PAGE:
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QUEEN CAROLINE, [Wilhelmina Charlotte Caroline] Guardian Of The Kingdom Of Great Britain, Consort To George II Listings

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1 QUEEN CAROLINE, [Wilhelmina Charlotte Caroline] Guardian of the Kingdom of Great Britain, Consort to George II JUNE 26, 1727 A MERE FIFTEEN DAYS AFTER THE DEATH OF HER FATHER IN LAW KING GEORGE I CAROLINE OF ANSBACH EXERTS HER NEW AUTHORITY
England 1727 Manuscript Very Good Autograph
On offer is an exceptional rare ancient document with an original handwritten signature of Queen Caroline of Ansbach, consort to King George II; partial document with a very nice, large, 5 inch signature of the Queen across the top. Document cut is 8 x 8 inches, repairs lower left, else a scarce signature. Caroline of Ansbach (later Queen Caroline; Wilhelmina Charlotte Caroline; 1 March 1683 - 20 November 1737) was the Queen Consort of George II. Caroline's mind far outstripped George's. As a young woman, she corresponded with Gottfried Leibniz, the intellectual colossus who was courtier and factotum to the House of Hanover. She also helped initiate The Leibniz-Clarke Correspondence, arguably the most important of all 18th-century philosophy of physics discussions, which is still widely read. Caroline became Queen on the death of her father-in-law in 1727 on June 11 - this document is penned a mere 15 days later. This letter, to paraphrase, is a demand from the newly minted Guardian of the Kingdom instructing them to service and payment as if by order of the King. In the course of the next few years, she and her husband fought a constant battle against their eldest son, Frederick, Prince of Wales, who had been left behind in Germany when they came to England. Queen Caroline held a powerful position; she was made Guardian of the Kingdom of Great Britain, and His Majesty's Lieutenant within the same during His Majesty's absence, thus acting as regent when her husband was in Hanover. It is also worth noting that she was co-heiress to Sayn-Altenkirchen through her mother, whose mother Johanette reigned as Countess of Sayn-Wittgenstein-Sayn-Altenkirchen, but ultimately never inherited it. She died of complications following a rupture of the womb on 20 November 1737, and was buried at Westminster Abbey. Handel composed an elaborate 10-section anthem for the occasion, "The Ways of Zion do Mourn; Funeral Anthem for Queen Caroline". The King had arranged for a pair of matching coffins with removable sides, so that when he followed her to the grave (twenty-three years later), they could lie together again.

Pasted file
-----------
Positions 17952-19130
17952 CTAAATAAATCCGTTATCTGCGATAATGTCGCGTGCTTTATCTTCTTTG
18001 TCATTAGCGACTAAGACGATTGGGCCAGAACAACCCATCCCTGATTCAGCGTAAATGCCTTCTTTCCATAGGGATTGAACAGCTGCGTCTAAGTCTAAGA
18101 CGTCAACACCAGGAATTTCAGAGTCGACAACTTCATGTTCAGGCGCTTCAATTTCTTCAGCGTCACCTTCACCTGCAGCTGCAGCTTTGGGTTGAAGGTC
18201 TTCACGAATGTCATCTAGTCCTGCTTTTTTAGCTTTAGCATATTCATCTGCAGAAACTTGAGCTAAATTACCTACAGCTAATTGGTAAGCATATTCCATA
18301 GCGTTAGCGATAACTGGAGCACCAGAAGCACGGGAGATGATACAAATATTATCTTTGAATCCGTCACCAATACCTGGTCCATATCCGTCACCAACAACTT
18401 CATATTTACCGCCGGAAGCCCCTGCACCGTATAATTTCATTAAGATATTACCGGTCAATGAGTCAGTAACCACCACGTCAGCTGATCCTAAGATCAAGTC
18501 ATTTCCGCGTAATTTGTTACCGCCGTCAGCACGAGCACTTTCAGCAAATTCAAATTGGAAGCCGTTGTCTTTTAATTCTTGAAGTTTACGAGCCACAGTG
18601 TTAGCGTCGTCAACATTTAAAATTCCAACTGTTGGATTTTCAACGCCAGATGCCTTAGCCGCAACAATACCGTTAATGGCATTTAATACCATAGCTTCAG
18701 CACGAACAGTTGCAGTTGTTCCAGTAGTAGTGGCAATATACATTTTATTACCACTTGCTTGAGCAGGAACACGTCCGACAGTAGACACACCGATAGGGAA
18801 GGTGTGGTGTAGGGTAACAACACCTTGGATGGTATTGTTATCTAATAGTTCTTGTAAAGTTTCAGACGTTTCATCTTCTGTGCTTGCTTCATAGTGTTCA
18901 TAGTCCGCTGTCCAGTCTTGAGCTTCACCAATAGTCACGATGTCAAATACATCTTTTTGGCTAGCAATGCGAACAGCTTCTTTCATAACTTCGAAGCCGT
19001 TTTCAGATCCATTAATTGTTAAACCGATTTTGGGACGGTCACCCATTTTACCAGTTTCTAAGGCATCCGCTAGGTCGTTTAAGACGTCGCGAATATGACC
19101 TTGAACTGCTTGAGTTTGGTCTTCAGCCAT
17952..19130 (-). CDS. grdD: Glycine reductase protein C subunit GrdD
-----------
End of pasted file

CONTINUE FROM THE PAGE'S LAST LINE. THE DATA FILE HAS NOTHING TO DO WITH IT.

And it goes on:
Price: 1495.99 USD
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